Genre/Influences: Electro-ambient, IDM, experimental-techno.
Content: Behind Chevel is hiding Mario Tronchin who got some fame as a producer, but also as owner of the labels Enklav and Monday Night Records. While most of his EP’s got released by Enklav he now moves back to Stroboscopic Artefacts (where he already released an EP) to unleash a new full length, which is available on vinyl format.
“Blurse” is an interesting experiment and I think that the definition of ‘experiment’ is at its place. I expected an artist dealing with a rather minimal format of techno music, but technoid ingredients are hard to find, but somewhere placed in the background. The real essence of the work moves into ambient sound creations, which have been constructed by low, resonating sounds, dark atmospheres and a kind of techno-minded experimentation. Low, vibrating tones and space-like sound signals are emerging from the composition creating a mysterious, astral sound dimension.
The least I can say is that Chevel sounds like no other band. Mario Tronchin seems to strive for innovation or at least avoiding established standards. He creates a weird, but efficient kind of lo/fi-industrial and electro-ambient composition, which might be considered as a visionary ambient work or pure techno-experimentalism. But when the composition is a little less elaborate he definitely appeals for lovers of IDM (cf. “Loop #33”).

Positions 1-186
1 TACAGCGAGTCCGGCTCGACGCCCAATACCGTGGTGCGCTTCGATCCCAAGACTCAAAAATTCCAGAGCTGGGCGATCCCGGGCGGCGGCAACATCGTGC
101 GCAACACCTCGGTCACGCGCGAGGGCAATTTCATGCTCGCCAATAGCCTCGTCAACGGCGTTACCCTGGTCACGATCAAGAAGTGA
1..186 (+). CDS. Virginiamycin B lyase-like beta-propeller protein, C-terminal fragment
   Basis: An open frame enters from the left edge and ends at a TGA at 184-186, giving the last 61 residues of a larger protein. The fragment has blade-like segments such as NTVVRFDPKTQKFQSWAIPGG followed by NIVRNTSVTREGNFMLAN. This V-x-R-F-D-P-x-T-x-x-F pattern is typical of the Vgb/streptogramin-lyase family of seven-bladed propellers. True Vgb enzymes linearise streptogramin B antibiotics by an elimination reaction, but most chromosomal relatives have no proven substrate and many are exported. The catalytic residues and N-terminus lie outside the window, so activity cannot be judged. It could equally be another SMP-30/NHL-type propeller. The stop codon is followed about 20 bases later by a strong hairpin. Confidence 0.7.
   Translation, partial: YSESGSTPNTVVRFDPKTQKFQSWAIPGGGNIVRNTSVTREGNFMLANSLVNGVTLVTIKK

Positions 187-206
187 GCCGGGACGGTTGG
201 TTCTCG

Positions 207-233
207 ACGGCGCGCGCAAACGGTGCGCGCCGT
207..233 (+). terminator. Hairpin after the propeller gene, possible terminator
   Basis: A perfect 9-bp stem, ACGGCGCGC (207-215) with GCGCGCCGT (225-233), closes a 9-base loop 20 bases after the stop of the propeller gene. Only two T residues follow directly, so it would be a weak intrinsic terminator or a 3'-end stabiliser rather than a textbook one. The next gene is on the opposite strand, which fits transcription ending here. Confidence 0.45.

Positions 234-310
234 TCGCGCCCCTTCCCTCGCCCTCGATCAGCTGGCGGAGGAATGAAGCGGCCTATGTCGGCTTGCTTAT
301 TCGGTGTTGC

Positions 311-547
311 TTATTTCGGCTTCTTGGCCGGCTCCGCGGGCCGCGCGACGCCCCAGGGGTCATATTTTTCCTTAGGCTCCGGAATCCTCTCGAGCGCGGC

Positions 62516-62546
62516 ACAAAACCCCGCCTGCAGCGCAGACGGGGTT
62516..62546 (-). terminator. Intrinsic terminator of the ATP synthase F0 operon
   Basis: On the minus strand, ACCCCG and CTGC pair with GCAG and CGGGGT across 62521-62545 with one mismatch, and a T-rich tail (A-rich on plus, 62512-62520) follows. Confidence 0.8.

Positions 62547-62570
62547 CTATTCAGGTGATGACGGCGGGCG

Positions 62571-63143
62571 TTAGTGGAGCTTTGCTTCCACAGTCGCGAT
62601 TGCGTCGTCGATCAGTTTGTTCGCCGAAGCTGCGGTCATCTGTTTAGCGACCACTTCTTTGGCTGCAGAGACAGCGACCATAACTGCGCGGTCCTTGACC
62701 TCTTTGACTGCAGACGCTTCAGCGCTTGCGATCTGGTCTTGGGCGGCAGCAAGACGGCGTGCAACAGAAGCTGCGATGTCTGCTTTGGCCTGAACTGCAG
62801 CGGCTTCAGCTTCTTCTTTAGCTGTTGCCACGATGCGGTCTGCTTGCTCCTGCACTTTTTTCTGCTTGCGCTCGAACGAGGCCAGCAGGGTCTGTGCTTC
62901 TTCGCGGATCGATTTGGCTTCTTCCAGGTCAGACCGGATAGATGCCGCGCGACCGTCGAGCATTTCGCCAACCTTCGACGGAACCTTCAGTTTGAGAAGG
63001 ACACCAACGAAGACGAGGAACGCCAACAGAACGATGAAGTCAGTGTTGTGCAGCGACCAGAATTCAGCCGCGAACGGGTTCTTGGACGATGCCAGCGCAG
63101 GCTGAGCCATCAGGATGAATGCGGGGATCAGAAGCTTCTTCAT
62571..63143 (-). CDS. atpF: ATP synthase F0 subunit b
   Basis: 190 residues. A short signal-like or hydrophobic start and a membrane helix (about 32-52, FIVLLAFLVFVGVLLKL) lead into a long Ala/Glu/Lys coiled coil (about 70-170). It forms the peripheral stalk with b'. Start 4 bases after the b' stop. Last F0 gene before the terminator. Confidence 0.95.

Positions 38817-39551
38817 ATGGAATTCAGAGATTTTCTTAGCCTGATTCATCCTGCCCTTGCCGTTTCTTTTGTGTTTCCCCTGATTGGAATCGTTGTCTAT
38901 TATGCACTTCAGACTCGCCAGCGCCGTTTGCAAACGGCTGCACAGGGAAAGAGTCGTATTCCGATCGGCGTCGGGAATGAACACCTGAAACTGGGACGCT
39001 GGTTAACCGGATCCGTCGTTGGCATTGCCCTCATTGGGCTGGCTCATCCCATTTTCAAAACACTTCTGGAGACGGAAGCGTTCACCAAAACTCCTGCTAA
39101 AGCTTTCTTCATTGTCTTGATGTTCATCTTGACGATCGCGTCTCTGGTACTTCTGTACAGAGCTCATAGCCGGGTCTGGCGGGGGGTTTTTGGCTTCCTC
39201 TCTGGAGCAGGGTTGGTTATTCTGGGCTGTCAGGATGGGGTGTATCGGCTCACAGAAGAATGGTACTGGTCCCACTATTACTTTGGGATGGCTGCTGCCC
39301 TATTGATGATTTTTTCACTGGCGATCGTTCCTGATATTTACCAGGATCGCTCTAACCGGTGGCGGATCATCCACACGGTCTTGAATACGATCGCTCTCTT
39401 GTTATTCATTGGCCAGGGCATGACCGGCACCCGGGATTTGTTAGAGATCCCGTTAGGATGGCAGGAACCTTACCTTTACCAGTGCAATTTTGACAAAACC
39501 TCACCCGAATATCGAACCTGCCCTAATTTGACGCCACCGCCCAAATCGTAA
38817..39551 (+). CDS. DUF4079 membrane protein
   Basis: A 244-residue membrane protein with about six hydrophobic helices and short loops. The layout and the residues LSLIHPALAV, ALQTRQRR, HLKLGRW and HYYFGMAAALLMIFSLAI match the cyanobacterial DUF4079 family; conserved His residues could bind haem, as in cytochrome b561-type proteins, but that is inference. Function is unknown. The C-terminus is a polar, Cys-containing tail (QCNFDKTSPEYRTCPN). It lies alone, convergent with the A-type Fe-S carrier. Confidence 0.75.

Conclusion: “Blurse” is not the most accessible album and can’t be totally considered as belonging to an established genre, but on the other side it also is a fascinating piece of avant-garde music.
Best songs: “Loop #33”, “The Windrunner”, “Loop #42”.
Label: www.stroboscopicartefacts.com / www.facebook.com/StroboscopicArtefacts
Since you’re here … … we have a small favour to ask. More people are reading Side-Line Magazine than ever but advertising revenues across the media are falling fast. And unlike many news organisations, we haven’t put up a paywall – we want to keep our journalism as open as we can. So you can see why we need to ask for your help. Side-Line’s independent journalism takes a lot of time, money and hard work to produce. But we do it because we want to push the artists we like and who are equally fighting to survive. If everyone who reads our reporting, who likes it, helps fund it, our future would be much more secure. For as little as 5 US$, you can support Side-Line Magazine – and it only takes a minute. Thank you. The donations are safely powered by Paypal.